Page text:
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Article|01 Sep 2021|OPEN
The Arabidopsis pattern recognition receptor EFR enhances fire blight resistance in apple
Stefano Piazza1, Manuela Campa2,1, Valerio Pompili1, Lorenza Dalla Costa1, Umberto Salvagnin 1, Vladimir Nekrasov3,5, Cyril Zipfel3,4 & Mickael Malnoy1,
1Research and Innovation Centre, Fondazione Edmund Mach, San Michele a/ Adige, Italy
2Genetics Department, Faculty of AgriSciences, Stellenbosch University, Stellenbosch, South Africa
3The Sainsbury Laboratory, University of East Anglia, Norwich, United Kingdom
4 Institute of Plant and Microbial Biology and Zurich-Basel Plant Science Center, University of Zurich, Zurich, Switzerland
5Present address: Plant Sciences Department, Rothamsted Research, Harpenden, UK

Horticulture Research 8,
Article number: 204 (2021)
doi: 10.1038/hortres.2021.204
Views: 42

Received: 25 Mar 2021
Revised: 28 Jun 2021
Accepted: 05 Jul 2021
Published online: 01 Sep 2021

Abstract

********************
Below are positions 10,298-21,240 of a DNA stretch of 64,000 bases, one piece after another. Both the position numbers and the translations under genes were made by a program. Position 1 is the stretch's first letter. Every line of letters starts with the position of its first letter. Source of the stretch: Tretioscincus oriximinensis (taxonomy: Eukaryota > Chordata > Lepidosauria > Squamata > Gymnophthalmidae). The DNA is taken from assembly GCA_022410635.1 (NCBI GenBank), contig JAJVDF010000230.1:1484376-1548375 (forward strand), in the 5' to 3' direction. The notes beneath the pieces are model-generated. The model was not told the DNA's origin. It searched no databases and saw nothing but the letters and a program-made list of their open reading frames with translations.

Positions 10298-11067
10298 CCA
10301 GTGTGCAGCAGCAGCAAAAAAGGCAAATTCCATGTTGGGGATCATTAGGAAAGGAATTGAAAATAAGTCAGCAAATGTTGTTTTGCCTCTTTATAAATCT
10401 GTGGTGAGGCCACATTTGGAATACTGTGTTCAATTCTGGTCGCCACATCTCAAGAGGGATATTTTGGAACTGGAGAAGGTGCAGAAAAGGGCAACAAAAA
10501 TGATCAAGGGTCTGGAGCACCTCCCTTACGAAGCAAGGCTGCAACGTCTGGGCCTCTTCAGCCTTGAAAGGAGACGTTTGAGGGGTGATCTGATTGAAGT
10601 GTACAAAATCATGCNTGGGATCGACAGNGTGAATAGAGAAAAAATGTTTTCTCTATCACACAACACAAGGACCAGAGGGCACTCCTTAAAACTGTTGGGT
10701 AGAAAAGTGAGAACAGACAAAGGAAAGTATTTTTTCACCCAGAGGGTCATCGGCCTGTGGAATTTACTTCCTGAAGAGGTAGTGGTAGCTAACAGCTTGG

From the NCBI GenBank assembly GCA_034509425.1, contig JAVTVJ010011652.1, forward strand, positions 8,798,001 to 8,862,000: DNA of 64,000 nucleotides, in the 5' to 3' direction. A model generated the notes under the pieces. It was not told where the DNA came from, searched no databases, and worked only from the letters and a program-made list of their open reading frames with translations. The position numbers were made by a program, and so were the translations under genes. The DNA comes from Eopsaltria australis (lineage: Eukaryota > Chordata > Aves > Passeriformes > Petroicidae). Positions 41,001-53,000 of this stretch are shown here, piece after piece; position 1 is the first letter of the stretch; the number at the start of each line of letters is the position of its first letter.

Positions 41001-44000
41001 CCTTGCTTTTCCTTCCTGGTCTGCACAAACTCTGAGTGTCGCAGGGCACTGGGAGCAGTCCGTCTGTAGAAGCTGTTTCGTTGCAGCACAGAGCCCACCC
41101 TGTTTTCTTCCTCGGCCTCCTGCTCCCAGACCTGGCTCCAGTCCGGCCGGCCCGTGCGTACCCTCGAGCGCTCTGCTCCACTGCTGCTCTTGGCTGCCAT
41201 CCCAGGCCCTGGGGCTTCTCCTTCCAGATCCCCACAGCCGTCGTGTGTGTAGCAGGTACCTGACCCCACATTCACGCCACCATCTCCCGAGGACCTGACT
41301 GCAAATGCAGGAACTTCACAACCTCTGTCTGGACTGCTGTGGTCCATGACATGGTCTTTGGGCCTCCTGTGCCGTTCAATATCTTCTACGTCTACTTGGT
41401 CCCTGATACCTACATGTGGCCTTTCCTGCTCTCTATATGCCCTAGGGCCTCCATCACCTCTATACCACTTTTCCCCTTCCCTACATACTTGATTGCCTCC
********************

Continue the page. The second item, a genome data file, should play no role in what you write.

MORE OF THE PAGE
Fire blight disease, caused by the bacterium Erwinia amylovora (E. amylovora), is responsible for substantial losses in cultivated apples worldwide. An important mechanism of plant immunity is based on the recognition of conserved microbial molecules, named pathogen-associated or microbe-associated molecular patterns (PAMPs or MAMPs), through pattern recognition receptors (PRRs), leading to pattern-triggered immunity (PTI). The interspecies transfer of PRRs represents a promising strategy to engineer broad-spectrum and durable disease resistance in crops. EFR, the Arabidopsis thaliana PRR for the PAMP elf18 derived from the elongation factor thermal unstable (EF-Tu) proved to be effective in improving bacterial resistance when expressed into Solanaceae and other plant species. In this study, we tested whether EFR can affect the interaction of apple with E. amylovora by its ectopic expression in the susceptible apple rootstock M.26. Stable EFR expression led to the activation of PAMP-triggered immune response in apple leaves upon treatment with supernatant of E. amylovora, as measured by the production of reactive oxygen species and the induction of known defense genes. The amount of tissue necrosis associated with E. amylovora infection was significantly reduced in the EFR transgenic rootstock compared to the wild-type. Our results show that the expression of EFR in apple rootstock may be a valuable biotechnology strategy to improve the resistance of apple to fire blight.